Writer: Jody Houser
Penciler: Edgar Salazar
Inker: Keith Champagne
Colorist: Marissa Louise
Publisher: Dark Horse Comics
Its not easy being a teenager. But it’s harder still if you can see into the future. That’s Francine’s dilemma in the new Dark Horse miniseries prequel to Stranger Things. Stranger Things Six #1 follows subject Six as she struggles to harness her abilities under Dr. Brenner’s watchful eye. The result is a pleasant, if not especially ambitious, story for those diehard fans eager to learn more about the Hawkins Laboratory.
As with most comics built on media franchises, the first issue of this four-issue series is careful not to stray from the show’s core themes. Predictably, Stranger Things Six #1 is about growing up, the bonds of friendship and family, and nostalgia for our childhoods. But this time it is Francine who comes of age. It’s 1978, five years before the events of the show’s first season, and Francine is a test subject at Hawkins Lab. She finds her quest to grow into womanhood frustrated by the constraints of life at the lab.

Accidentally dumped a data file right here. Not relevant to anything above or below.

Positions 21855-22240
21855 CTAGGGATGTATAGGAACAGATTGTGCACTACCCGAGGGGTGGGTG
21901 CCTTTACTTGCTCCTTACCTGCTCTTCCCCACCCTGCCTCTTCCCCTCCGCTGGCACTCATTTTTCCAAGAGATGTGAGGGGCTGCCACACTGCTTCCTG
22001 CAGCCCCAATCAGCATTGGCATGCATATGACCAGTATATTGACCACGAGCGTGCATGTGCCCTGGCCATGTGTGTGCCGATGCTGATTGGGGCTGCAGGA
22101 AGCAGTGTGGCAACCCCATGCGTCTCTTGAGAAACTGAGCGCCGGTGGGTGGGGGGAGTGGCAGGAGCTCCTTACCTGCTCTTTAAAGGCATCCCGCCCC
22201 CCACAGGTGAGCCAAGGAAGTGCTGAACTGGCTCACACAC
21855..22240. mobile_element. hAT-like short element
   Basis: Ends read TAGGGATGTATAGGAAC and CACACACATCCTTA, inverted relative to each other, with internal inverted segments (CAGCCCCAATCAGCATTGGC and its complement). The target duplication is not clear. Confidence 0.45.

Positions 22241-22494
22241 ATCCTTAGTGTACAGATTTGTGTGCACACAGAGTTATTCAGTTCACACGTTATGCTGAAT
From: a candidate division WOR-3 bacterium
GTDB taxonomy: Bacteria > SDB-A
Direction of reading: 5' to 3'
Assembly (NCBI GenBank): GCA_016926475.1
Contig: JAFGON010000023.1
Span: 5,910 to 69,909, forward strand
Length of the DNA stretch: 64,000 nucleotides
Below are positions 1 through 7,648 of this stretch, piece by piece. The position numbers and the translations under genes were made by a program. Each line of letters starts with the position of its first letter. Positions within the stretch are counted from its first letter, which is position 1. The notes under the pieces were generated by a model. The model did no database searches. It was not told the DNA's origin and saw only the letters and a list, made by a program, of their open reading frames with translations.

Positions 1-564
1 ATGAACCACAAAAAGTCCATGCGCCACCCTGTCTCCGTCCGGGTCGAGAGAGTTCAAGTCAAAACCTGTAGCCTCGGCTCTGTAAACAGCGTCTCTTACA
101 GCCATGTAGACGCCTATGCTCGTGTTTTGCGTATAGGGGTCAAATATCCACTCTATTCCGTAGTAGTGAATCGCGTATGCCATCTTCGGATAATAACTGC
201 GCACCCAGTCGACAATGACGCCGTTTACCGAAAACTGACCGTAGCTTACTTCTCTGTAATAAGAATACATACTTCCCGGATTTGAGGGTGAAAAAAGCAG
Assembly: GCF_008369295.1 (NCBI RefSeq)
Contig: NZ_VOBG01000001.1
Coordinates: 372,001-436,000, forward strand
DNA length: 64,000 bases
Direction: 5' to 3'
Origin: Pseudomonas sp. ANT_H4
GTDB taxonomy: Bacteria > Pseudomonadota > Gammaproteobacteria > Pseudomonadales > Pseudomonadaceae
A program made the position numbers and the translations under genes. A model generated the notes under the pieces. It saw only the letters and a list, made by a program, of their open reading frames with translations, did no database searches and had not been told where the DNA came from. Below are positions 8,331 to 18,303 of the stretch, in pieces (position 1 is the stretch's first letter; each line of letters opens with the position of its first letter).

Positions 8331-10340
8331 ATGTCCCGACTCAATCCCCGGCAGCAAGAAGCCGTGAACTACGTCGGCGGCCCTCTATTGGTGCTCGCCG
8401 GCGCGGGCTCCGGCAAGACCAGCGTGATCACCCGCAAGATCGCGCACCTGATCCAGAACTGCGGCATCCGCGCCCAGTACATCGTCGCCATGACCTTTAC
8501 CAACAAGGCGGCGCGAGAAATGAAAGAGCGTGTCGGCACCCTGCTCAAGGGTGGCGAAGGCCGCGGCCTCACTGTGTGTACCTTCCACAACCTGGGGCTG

To her credit, Jody Houser (Faith) does a fine job with the material handed to her. She contributes a crisp and enjoyable story with some twists that distinguish comic from show. Unlike Stranger Things, parental figures and friends in the protagonist’s life are not trustworthy–especially men. Francine’s father tries to exploit her abilities. And, a crush of hers, a friend named Ricky, is not whom he claims to be. In this sense, the comicbook trends a bit darker than the television show. The heroine is, at least thus far in the story, all alone in her struggle. She certainly cannot trust any of the men in her life.
The artistic team understates the ’70s theme. But for a David Cassidy-style poster and some funky furniture, the nostalgia factor is suitably muted. The smart decision allows us to focus more carefully on Francine. Edgar Salazar’s (Constantine) expressive line-work shows the heady rush of being a teenager. And, the dour looks on the faces of almost every adult remind us of what Francine is up against. Finally, I like the depiction of Francine’s premonitions. They are vague enough not to give anything away but foreboding enough to remind readers that this is a comic about a young woman coming to grips with the thing that makes her special.
Stranger Things Six #1 is good fun for those already invested in the Stranger Things franchise. For the rest, it is an agreeable, though not particularly original, riff on the nostalgia horror genre.